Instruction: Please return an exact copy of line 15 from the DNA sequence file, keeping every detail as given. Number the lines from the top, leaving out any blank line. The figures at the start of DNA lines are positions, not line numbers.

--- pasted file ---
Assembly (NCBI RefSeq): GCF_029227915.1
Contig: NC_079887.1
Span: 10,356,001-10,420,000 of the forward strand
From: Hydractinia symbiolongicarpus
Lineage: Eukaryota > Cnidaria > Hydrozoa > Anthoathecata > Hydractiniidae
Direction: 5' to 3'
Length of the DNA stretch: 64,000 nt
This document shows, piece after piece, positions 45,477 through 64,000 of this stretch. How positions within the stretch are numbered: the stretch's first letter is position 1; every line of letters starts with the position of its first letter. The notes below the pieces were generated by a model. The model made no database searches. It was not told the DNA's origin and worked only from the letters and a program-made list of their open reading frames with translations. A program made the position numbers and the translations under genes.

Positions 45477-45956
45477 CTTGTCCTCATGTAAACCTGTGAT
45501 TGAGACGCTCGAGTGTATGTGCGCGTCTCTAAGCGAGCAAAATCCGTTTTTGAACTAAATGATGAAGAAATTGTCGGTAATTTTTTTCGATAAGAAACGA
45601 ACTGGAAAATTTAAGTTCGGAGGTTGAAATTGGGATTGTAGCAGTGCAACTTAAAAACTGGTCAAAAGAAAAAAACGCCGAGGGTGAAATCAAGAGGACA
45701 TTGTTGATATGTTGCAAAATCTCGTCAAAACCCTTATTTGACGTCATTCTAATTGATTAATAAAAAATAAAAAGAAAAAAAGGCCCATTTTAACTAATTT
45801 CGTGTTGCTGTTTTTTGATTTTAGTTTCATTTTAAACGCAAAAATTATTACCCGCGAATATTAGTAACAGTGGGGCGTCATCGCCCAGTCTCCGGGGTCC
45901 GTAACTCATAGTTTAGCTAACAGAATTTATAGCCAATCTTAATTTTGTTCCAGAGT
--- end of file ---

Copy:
45901 GTAACTCATAGTTTAGCTAACAGAATTTATAGCCAATCTTAATTTTGTTCCAGAGT